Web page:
- joined or taken over an existing business or businesses and their services or investment have resulted in a net increase in the employment provided by the business or businesses for settled workers by creating the equivalent of at least 2 new full time jobs.
In either case, the jobs must have existed for at least 12 months during your most recent grant of leave.
The above are the specific requirements for the Tier 1 (Entrepreneur) extension applications and upon examining the matter, our immigration lawyers concluded that the requirements were met and the clients had submitted all the relevant evidence. The Decision also conceded this point and the requisite points were granted for the same.
Further to the above there are two other requirements, English Language requirement and maintenance requirement.
The first requirement was easily met by our clients, as they had demonstrated it with a previous application. Points were granted for this.
The Maintenance requirement refers to certain amount of funds should be available to the applicant for at least 90 days continuous period of time prior to the application. The amounts are £945 for the applicant and further £630 for each dependant. In the present case, one of the entrepreneurial team was a single applicant, while the other had a dependent wife, who had applied with him. The Home Office had refused both applicants claiming they both failed to show sufficient funds for themselves and their dependants.
Our immigration lawyers prepared detailed Administrative Review grounds in which thy evidence that in respect of the single applicant, the decision was clearly in error as the decision maker had held her to a higher maintenance requirement. In respect of the second applicant, who indeed had a dependant, our team considered his bank statements carefully and referenced it with the decision. Our specialist immigration lawyers then highlighted that there was only one occasion in which the funds had fallen below the required amounts, but for that specific day, the applicant had also provided another bank account showing some funds were available in that second account. It was true that the client had not provided the full 90 days for that account, but our immigration solicitors argued successfully that the evidence was sufficient to demonstrate the availability of funds and in any event evidential flexibility rules should should have applied. These state that should the decision maker consider that they require further evidence, they can ask for it, in particular if there is a document from a sequence that is missing. As such, the missing bank statements, if considered relevant, should have been requested.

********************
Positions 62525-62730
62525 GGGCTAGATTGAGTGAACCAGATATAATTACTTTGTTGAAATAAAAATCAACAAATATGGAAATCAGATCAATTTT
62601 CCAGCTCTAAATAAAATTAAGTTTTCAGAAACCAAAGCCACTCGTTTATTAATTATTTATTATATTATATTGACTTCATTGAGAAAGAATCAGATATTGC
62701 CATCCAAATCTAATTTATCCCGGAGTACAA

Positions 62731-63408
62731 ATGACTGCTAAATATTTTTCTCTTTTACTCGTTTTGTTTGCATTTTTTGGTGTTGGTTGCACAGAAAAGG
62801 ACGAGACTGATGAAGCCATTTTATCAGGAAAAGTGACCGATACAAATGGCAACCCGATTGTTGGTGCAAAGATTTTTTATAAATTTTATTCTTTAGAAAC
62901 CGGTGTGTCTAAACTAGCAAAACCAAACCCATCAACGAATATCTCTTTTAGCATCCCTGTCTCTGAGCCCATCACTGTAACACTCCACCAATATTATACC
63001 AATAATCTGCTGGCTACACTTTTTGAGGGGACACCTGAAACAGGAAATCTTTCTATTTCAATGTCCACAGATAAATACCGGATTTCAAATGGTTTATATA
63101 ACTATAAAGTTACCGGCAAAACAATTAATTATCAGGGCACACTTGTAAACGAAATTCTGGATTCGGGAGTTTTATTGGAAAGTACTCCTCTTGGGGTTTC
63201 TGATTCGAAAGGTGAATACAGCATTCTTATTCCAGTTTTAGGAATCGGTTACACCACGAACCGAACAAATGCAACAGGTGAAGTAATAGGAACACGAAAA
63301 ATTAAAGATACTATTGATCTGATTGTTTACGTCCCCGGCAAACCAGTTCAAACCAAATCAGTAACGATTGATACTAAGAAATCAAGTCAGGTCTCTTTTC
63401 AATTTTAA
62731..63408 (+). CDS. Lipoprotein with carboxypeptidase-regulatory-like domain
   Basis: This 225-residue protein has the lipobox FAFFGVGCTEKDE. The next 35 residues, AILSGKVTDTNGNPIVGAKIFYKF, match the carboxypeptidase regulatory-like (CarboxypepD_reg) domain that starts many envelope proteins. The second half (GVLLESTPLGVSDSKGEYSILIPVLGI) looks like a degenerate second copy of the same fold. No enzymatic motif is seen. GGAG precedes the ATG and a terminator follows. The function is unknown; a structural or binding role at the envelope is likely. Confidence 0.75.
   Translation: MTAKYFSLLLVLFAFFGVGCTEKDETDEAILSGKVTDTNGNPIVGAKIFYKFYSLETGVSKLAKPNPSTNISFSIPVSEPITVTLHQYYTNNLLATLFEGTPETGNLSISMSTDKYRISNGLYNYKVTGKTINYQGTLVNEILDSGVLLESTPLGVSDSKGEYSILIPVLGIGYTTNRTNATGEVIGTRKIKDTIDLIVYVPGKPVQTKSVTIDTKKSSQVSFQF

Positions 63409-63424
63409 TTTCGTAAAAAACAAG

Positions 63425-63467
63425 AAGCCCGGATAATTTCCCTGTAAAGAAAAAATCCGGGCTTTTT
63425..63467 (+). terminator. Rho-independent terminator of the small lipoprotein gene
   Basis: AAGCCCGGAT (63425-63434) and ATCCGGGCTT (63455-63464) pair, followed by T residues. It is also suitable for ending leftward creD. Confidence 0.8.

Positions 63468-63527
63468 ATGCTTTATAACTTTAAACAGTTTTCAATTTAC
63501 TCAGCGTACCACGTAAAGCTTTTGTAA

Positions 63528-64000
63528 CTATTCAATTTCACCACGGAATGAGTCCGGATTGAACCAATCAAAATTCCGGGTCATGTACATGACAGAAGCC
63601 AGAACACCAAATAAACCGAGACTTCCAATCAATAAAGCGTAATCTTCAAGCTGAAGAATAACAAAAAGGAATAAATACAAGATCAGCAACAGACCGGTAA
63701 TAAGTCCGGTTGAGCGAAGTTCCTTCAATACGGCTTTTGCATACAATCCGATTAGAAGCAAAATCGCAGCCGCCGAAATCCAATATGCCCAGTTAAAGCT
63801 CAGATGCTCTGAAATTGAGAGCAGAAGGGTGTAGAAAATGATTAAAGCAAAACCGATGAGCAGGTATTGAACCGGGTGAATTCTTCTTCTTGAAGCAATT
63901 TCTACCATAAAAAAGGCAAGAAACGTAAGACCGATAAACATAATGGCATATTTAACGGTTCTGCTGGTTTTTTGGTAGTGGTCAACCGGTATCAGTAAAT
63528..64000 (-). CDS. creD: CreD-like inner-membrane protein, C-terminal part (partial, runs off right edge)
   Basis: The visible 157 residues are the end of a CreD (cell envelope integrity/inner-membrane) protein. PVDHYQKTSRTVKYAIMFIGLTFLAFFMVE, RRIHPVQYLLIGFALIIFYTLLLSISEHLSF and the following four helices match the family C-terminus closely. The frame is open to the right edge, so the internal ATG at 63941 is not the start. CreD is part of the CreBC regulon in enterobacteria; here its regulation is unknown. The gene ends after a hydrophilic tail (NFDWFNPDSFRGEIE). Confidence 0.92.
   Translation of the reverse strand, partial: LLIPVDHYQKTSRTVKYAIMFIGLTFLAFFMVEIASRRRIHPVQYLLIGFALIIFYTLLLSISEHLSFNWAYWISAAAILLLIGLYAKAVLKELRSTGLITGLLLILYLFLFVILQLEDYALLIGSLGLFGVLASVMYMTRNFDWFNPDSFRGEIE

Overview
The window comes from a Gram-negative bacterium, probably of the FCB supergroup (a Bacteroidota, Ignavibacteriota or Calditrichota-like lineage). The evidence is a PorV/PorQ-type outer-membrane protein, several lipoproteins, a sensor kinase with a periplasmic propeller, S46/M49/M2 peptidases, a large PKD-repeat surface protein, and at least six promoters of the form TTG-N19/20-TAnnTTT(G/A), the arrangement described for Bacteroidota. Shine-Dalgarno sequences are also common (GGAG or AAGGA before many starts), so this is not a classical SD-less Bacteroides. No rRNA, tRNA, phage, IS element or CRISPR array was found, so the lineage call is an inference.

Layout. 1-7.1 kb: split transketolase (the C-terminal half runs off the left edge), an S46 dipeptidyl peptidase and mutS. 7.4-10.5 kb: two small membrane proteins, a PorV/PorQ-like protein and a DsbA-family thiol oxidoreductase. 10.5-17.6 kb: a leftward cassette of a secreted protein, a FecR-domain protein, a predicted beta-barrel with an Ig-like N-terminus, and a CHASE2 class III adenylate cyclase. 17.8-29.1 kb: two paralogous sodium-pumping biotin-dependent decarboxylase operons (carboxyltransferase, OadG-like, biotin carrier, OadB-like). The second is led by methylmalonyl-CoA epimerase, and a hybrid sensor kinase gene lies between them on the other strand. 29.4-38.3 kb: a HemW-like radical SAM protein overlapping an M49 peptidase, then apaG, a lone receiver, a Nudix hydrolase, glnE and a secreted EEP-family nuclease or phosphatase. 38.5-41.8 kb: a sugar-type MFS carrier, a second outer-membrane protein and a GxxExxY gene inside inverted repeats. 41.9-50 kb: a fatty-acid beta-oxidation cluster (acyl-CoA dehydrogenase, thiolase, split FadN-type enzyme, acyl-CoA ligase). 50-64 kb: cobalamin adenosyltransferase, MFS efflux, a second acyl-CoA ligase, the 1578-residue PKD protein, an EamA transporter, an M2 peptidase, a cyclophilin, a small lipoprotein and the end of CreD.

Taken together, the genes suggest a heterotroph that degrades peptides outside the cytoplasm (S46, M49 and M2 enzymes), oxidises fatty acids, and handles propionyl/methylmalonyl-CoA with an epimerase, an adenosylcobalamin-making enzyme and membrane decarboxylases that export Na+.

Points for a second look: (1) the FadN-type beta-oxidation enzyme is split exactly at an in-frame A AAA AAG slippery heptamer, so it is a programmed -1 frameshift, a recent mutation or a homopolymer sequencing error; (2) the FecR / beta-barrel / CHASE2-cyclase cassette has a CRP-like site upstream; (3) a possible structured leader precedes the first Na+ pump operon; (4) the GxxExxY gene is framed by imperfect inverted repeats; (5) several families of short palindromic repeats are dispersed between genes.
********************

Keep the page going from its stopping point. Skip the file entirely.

On the basis of the above arguments, an Administrative Review was submitted on behalf of our clients and within less then 3 weeks the refusal decision was overturned and our clients were granted further leave to remain. Thanks to the diligence and expertise of our UK Immigration Solicitors, they clients were able to continue enjoying their lives in the UK and develop their business further.